SUMO | Terunofuji completes top-ranked debut in sport with fall title



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With the title already secured, new yokozuna Terunofuji dominated ozeki Shodai on the final day of the fall Grand Sumo tournament to put the finishing touches on his championship-winning debut at the top of the sport.

Mongolian Terunofuji grabbed Shodai’s belt with two hands shortly after the showdown and bulldozed his opponent to end the tournament with an impressive 13-2 record and win his fifth championship on Sunday, September 26.

Shodai, who was unable to rise to the challenge in the final fight of the day at Ryogoku Kokugikan, finished with an 8-7 record.

“I’m glad I gave it my all,” Terunofuji said shortly after accepting the material. “I just wanted to focus on each individual day and try not to go overboard. Before I got to the site today, I was ready for anything that could happen and was able to do whatever I could.

Terunofuji became the 73rd grand champion in July after going 14-1 at the Nagoya tournament.

With fellow grand champion Hakuho absent from the tournament after two of his team mates tested positive for the coronavirus, Terunofuji was the big favorite ahead of the fall basho.

However, there were questions about his knees on which he was operated. But he held up well and won his third tournament of the year with relative ease.

His only losses came at the hands of lower-ranking wrestler Daieisho and sekiwake Meisei.

“I didn’t want to think too much,” Terunofuji said. “I think it’s the job of a sumo wrestler to show the fans that you are doing your best every day. I appreciate the fact that I was able to win the tournament when I started out at yokozuna.

The title was decided about 10 minutes before Terunofuji entered the ring when new sekiwake Meisei easily defeated Myogiryu, the only other wrestler still in the running, in the penultimate fight to remove the drama from the proceedings.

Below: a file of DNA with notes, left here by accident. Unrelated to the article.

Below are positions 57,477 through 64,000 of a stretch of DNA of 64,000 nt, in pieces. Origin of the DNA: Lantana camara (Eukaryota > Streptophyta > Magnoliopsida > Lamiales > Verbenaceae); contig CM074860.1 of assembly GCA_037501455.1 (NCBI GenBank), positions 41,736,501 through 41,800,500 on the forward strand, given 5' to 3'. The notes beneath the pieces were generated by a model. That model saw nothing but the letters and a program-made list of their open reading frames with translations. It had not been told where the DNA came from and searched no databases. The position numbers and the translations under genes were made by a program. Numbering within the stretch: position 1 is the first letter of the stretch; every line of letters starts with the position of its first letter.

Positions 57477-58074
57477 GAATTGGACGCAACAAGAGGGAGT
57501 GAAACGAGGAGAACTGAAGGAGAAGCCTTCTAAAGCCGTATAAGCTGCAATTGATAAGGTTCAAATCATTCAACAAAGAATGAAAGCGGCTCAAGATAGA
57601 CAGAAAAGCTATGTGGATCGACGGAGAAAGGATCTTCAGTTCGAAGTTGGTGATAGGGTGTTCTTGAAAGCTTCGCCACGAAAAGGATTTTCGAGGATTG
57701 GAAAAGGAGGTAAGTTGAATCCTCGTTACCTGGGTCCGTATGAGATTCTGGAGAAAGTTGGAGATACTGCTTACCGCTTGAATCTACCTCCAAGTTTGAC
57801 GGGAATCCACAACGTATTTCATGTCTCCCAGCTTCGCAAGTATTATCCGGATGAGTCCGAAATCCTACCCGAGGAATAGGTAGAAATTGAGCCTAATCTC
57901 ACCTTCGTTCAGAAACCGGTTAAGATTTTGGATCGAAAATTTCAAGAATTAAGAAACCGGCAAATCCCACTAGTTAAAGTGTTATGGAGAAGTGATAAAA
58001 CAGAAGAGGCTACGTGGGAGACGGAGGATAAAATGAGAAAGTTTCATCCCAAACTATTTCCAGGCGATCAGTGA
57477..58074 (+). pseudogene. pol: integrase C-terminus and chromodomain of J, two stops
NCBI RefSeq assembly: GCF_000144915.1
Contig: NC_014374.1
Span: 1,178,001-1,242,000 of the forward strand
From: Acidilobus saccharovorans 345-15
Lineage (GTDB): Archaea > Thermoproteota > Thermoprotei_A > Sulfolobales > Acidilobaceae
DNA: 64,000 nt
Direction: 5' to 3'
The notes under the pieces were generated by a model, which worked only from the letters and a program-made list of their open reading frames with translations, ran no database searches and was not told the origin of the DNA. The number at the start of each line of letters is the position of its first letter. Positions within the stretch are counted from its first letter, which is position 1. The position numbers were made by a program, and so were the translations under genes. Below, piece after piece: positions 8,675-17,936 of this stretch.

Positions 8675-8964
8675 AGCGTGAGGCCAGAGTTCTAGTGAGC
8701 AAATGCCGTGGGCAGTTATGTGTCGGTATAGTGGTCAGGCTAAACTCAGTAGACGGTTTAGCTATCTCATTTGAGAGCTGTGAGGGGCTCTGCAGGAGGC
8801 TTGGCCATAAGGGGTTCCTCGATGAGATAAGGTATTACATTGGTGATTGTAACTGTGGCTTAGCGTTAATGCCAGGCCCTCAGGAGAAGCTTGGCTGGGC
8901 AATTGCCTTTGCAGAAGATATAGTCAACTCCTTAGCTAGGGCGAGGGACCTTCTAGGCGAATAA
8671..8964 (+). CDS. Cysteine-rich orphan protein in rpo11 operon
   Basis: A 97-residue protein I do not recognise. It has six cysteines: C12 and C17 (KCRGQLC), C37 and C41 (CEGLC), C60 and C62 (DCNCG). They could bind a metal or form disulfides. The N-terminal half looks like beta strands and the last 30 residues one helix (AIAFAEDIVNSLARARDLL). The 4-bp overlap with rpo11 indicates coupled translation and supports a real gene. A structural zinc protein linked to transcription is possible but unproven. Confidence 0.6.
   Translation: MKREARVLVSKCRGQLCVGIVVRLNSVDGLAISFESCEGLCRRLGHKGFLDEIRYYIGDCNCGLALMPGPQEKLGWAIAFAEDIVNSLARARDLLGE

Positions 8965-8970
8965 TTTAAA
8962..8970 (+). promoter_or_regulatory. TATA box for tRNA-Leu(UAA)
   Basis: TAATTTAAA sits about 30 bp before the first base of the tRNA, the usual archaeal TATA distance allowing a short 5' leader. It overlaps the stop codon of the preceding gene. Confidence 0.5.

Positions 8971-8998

Meisei used an under-the-shoulder movement to send Myogiryu in seconds and beat any title hopes the 10th-ranked maegashira might have had.

Meisei improved to 8-7 while Myogiryu, who won the tournament’s technical prize, fell to 11-4.

In the penultimate fight of the day, sekiwake Mitakeumi dominated ozeki Takakeisho with a series of pushes to finish with a 9-6 record.

Having already completed the winning record he needed to maintain his ozeki status, Takakeisho didn’t put up much resistance and fell to 8-7.

The two ozeki finished with 8-7 records, a result that sumo officials won’t like as more is expected of those second in the sport.

In other major fights, fourth-place maegashira Daieisho forced Ichinojo with several powerful punches to improve to 10-5. Daieisho received the tournament’s Outstanding Performance Award, in part thanks to his victory over Terunofuji.

Mongolian komusubi Ichinojo finished with an 8-7 record.

Third-ranked maegashira Wakatakakage won their fifth straight fight when they crushed Chiyonokuni shortly after the showdown to give the two wrestlers a 9-6 record.

Second-ranked maegashira Kiribayama hoisted No.16 Chiyomaru (8-7) over the Straw Ridge to finish at 9-6.

Ninth maegashira Hidenoumi used a twisting motion to knock Hoshoryu down and claim his seventh win against eight losses.

Top maegashira Hoshoryu, who missed two days with tonsillitis, finished the tournament with a 5-8-2 record.

Mongolian No.4 maegashira Tamawashi (6-9) used a barrage of arm blows to send Onosho overboard in a one-sided fight. Onosho, who was in contention for the title until Day 14, fell to 10-5.

Further down the ranks, the No. 11 maegashira Endo deployed an Okinoumi arm throw to finish with an 11-4 record. No.8 Okinoumi fell to 10-5.

Three stars

First star: Terunofuji. There is nothing better than winning the title on your debut as a yokozuna and the new grand champion deserves all the accolades.

Second star: Meisei. Even though he pulled out some drama from the final day, Meisei ran into an opponent who had everything to fight.

Third star: Endo. With an impressive 11-4 record, the No.11 maegashira will climb the ranks for the next tournament in November.

Author: Jim Armstrong

The author is a longtime journalist who has covered sport in Japan for over 25 years. You can find his articles here, on JAPAN Forward.

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